Sammallahdenmäki is a Bronze Age burial site that was included on the list of UNESCO World Heritage Sites in 1999. It was the first archaeological site in Finland to make the list.
This unique area reflects the religious beliefs and burial practices of a community in Western Finland in the Scandinavian Bronze Age and early Iron Age (1500–500 BCE). Spanning less than a kilometre, the area features 36 burial cairns of different shapes and sizes.
The largest and most famous cairn in the area is called Kirkonlaattia, Church Floor. According to a folk tale, it is the floor of a church built by goblins that was never finished. The cairn is quadrangular, with an even surface.
Pay also attention to the beautiful Finnish nature and forest around Sammallahdenmäki.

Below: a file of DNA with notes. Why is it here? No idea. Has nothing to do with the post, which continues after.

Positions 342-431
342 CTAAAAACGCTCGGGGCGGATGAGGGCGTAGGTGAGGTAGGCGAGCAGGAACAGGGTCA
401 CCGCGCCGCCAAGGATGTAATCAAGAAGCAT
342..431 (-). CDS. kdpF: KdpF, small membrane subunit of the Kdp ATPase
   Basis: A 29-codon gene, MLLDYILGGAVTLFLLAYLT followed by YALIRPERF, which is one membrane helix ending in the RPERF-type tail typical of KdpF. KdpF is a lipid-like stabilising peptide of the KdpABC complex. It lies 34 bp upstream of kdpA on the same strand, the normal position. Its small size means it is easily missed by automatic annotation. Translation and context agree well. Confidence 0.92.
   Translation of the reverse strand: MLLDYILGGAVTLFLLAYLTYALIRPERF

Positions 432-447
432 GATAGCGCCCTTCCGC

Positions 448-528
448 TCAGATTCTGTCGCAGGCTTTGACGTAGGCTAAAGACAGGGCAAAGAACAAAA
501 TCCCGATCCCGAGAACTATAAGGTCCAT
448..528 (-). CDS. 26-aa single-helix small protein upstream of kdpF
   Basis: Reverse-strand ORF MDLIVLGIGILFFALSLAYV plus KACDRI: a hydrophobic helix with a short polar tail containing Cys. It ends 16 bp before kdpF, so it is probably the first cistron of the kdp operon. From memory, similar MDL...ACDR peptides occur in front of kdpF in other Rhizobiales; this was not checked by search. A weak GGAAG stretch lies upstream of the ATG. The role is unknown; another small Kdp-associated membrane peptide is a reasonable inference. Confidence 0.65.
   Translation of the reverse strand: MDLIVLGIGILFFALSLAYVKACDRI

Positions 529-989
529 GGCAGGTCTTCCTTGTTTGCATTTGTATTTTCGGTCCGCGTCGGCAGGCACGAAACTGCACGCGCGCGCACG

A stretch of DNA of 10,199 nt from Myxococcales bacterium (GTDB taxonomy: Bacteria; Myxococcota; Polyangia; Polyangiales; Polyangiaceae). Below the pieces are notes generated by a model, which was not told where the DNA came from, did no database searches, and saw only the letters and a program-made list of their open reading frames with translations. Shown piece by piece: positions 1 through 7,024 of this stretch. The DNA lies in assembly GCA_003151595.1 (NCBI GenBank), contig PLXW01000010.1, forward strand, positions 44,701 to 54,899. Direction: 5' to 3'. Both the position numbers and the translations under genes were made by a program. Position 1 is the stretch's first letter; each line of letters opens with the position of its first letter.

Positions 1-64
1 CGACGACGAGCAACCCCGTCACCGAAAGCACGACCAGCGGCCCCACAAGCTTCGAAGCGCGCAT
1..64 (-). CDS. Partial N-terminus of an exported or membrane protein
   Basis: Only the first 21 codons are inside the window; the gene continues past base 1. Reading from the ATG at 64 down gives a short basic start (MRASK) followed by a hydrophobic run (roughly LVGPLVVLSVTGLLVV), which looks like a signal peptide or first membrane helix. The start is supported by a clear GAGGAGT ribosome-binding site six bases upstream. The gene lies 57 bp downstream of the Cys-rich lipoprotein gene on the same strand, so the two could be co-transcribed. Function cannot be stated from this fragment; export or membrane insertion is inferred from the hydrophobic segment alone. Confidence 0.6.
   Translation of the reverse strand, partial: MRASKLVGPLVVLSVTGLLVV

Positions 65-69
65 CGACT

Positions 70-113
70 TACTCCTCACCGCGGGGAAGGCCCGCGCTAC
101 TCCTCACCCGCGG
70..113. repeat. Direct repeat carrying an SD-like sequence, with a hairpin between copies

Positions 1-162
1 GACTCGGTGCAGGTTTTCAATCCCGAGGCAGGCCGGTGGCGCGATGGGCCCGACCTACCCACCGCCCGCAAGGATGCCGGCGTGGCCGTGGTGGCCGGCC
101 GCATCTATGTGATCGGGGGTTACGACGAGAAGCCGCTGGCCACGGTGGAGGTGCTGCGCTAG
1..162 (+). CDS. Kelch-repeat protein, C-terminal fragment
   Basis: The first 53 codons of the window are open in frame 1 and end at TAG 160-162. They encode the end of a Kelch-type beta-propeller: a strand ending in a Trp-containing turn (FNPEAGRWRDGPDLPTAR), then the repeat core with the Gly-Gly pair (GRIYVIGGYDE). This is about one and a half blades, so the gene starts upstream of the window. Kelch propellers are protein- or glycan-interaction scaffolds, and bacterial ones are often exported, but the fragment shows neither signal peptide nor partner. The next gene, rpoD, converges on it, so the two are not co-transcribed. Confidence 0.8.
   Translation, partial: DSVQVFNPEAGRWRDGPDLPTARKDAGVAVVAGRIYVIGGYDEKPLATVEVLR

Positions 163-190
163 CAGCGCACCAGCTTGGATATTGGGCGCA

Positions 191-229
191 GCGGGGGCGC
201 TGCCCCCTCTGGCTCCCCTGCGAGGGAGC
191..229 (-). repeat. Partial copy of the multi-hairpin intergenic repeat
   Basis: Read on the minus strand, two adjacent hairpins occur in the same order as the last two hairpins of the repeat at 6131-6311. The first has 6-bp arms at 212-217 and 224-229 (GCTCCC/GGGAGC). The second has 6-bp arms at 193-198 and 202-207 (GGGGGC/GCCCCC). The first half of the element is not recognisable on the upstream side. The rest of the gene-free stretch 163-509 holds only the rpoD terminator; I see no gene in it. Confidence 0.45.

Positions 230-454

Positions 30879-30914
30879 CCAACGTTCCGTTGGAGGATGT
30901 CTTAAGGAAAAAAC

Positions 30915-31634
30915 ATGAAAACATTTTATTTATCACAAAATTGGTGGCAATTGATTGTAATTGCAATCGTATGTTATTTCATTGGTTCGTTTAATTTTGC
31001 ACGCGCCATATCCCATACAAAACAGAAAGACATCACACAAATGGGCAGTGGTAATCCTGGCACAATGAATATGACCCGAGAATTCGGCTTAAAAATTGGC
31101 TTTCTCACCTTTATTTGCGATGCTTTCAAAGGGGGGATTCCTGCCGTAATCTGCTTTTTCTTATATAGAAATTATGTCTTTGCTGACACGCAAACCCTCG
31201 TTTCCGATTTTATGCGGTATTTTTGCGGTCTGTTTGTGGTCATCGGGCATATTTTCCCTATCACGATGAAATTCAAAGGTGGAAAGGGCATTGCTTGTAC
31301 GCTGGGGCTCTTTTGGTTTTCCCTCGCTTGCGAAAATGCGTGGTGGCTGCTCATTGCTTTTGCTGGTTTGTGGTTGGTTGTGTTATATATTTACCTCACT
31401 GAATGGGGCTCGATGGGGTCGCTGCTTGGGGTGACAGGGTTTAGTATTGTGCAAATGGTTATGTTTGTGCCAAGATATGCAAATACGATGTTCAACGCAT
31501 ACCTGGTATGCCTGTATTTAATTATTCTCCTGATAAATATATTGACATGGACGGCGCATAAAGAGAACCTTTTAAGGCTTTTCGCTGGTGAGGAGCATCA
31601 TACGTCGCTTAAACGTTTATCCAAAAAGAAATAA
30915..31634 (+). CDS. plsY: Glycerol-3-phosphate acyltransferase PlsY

Nature wakes up in the spring in Sammallahdenmäki. Trees burst into leaf, wild rosemary scents the air and violets and forget-me-nots reach for the sun. Sounds of migrating birds carry from the old bay, Lake Saarnijärvi. A cuckoo is calling, swans and cranes are trumpeting, and little birds are chirping.
The pine forest scenery fills with shades of green and grey. It is peaceful here, despite the busy summer season. On sunny days, you can feel the heat on the rocks. When stopping for a drink, you can just marvel at how much time and effort was spent on building the cairns.
In the autumn, the rocks and cairns in Sammallahdenmäki are coloured by moss, lichen and heather. When leaves fall from the trees, the scenery turns transparent. From Kirkonlaattia, Church Floor, you can see far into the ancient sea, listening to ravens and the humming of the wind – wondering how ancient wanderers prepared for the winter.